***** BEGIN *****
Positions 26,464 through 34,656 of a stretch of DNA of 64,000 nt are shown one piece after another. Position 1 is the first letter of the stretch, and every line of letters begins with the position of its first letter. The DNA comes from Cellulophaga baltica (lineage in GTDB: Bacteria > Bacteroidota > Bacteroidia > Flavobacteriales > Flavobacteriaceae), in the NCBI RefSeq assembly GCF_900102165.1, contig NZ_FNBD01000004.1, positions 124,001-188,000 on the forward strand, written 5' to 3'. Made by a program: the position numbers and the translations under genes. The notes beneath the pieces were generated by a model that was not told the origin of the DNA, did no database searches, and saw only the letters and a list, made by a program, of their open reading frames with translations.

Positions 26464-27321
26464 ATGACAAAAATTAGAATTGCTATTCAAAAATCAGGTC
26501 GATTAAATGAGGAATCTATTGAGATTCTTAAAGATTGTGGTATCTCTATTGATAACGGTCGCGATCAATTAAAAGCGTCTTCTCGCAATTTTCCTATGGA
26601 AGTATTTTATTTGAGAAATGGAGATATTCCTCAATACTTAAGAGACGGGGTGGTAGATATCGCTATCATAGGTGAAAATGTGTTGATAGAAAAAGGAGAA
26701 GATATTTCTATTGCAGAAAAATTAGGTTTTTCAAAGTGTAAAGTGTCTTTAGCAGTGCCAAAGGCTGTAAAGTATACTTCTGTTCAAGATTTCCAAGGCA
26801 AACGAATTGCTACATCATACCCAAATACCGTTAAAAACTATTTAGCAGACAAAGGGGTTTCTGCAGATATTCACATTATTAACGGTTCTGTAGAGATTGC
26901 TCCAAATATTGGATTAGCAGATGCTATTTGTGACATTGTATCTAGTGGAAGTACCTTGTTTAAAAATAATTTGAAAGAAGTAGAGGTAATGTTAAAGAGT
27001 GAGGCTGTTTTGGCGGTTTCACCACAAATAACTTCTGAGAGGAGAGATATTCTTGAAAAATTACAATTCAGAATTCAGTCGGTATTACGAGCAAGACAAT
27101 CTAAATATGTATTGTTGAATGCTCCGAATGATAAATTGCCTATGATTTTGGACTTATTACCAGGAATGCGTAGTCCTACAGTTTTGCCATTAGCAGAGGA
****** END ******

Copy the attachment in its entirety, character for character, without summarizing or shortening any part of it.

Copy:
Positions 26,464 through 34,656 of a stretch of DNA of 64,000 nt are shown one piece after another. Position 1 is the first letter of the stretch, and every line of letters begins with the position of its first letter. The DNA comes from Cellulophaga baltica (lineage in GTDB: Bacteria > Bacteroidota > Bacteroidia > Flavobacteriales > Flavobacteriaceae), in the NCBI RefSeq assembly GCF_900102165.1, contig NZ_FNBD01000004.1, positions 124,001-188,000 on the forward strand, written 5' to 3'. Made by a program: the position numbers and the translations under genes. The notes beneath the pieces were generated by a model that was not told the origin of the DNA, did no database searches, and saw only the letters and a list, made by a program, of their open reading frames with translations.

Positions 26464-27321
26464 ATGACAAAAATTAGAATTGCTATTCAAAAATCAGGTC
26501 GATTAAATGAGGAATCTATTGAGATTCTTAAAGATTGTGGTATCTCTATTGATAACGGTCGCGATCAATTAAAAGCGTCTTCTCGCAATTTTCCTATGGA
26601 AGTATTTTATTTGAGAAATGGAGATATTCCTCAATACTTAAGAGACGGGGTGGTAGATATCGCTATCATAGGTGAAAATGTGTTGATAGAAAAAGGAGAA
26701 GATATTTCTATTGCAGAAAAATTAGGTTTTTCAAAGTGTAAAGTGTCTTTAGCAGTGCCAAAGGCTGTAAAGTATACTTCTGTTCAAGATTTCCAAGGCA
26801 AACGAATTGCTACATCATACCCAAATACCGTTAAAAACTATTTAGCAGACAAAGGGGTTTCTGCAGATATTCACATTATTAACGGTTCTGTAGAGATTGC
26901 TCCAAATATTGGATTAGCAGATGCTATTTGTGACATTGTATCTAGTGGAAGTACCTTGTTTAAAAATAATTTGAAAGAAGTAGAGGTAATGTTAAAGAGT
27001 GAGGCTGTTTTGGCGGTTTCACCACAAATAACTTCTGAGAGGAGAGATATTCTTGAAAAATTACAATTCAGAATTCAGTCGGTATTACGAGCAAGACAAT
27101 CTAAATATGTATTGTTGAATGCTCCGAATGATAAATTGCCTATGATTTTGGACTTATTACCAGGAATGCGTAGTCCTACAGTTTTGCCATTAGCAGAGGA